Sunday, August 05, 2012

Hideaway Bridges Heard Live in San Antonio

For me, one of the highlights of the 2012 Pennsylvania Blues Festival was seeing Eugene ‘Hideaway’ Bridges for the first time in a few years. He was backed by a tight band that included Eric ‘Lollipop’ King on bass, Justine M. Miller on trumpet and Seth Kibel on tenor saxophone. It was a strong set filled with his fluid guitar runs and soulful vocals. For those who have never heard this gentlemen perform I might suggest that he is a cross between Sam Cooke and sixties B.B. King.

At the Festival I purchased Live in San Antonio (Armadillo Music) that was recorded at Chango’s Havana Club in San Antonio. King, Miller and Kibel are present on this 2009 CD release along with David Webb on keyboards. Many of the songs performed in the Pennsylvania Blues Festival are on this recording and the feel of the performances are very similar although Webb’s keyboards and the presence of a percussionist in addition to drums give a slightly different sound.

From the opening I Got the Blues, through the closing Jump the Joint, Bridges’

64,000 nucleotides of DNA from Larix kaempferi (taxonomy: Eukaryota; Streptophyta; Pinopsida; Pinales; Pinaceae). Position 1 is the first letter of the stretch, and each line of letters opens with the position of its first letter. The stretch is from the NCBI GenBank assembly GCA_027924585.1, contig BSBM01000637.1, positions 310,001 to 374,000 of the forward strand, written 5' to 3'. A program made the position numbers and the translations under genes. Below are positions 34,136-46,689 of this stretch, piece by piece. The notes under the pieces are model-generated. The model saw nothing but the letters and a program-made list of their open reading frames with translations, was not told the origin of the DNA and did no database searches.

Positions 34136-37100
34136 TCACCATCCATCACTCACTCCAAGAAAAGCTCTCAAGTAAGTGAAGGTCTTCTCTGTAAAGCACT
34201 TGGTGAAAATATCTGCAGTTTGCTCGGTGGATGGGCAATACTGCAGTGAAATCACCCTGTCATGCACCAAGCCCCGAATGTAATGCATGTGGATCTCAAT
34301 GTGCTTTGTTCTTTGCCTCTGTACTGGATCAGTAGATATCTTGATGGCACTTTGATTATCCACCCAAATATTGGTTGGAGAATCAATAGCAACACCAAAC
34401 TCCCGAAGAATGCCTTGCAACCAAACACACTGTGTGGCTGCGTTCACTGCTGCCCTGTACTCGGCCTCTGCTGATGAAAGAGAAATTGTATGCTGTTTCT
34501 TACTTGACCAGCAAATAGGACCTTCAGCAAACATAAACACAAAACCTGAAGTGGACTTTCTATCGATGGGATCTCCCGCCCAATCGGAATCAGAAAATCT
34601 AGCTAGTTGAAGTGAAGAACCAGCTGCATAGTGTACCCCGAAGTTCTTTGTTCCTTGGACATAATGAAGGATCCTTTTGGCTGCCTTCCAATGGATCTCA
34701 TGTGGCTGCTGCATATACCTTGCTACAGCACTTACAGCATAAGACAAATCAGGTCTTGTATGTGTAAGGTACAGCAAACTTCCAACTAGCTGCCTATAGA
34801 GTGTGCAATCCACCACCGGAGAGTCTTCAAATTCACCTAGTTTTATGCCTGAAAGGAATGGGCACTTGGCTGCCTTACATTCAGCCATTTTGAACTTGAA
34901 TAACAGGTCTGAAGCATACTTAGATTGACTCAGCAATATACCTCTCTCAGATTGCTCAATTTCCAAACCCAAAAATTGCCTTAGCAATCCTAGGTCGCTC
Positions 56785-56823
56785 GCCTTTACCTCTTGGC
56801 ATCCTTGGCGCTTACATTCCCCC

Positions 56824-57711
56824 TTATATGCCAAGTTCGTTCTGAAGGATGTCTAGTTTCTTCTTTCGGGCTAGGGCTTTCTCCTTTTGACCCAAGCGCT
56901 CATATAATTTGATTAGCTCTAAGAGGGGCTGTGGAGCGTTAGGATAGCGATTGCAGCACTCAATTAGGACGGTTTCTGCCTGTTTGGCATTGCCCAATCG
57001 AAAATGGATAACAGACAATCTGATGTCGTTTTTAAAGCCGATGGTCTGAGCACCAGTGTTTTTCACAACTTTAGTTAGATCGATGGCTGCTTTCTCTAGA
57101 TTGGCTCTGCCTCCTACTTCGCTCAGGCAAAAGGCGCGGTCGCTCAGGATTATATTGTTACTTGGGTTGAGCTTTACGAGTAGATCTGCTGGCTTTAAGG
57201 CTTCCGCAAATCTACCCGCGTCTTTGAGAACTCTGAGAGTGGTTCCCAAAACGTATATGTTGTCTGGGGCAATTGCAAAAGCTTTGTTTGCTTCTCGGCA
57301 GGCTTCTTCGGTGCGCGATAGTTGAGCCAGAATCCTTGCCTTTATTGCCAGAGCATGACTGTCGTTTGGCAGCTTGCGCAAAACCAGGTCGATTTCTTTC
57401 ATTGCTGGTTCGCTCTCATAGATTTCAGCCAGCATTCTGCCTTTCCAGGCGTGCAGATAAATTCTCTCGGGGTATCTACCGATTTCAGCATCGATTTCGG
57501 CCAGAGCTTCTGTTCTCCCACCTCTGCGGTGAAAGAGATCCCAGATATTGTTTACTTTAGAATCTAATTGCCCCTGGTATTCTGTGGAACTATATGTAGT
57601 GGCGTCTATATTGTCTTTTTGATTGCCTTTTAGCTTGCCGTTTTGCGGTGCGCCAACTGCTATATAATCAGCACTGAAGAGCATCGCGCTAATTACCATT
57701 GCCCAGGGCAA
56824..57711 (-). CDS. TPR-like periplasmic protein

Bridges vocals recall Sam Cooke as readily apparent on Movin’ and Groovin’, which Cooke wrote with Lou Rawls as well as Rome Wasn’t Built in A Day, that Johnnie Taylor originally recorded for Cooke’s SAR label. It is not a matter of imitating Cooke as the fact his voice is similar.

The album provides a nice and representative overview of Bridges’ blues including the hot Giving Up On Love; his homage to the working folk on Real Hero with its Hootchie Kootchie Man based melody; Bluesman with its incorporation of the Isley Brothers’ Fight The Power groove; the James Brown influenced funk of I Know That You Love Me on which the band members all take solos; and the closing Jump the Joint, that concludes this superb live recording of a considerably underrated blues artist.

Here is a video of Hideaway Bridges performing.

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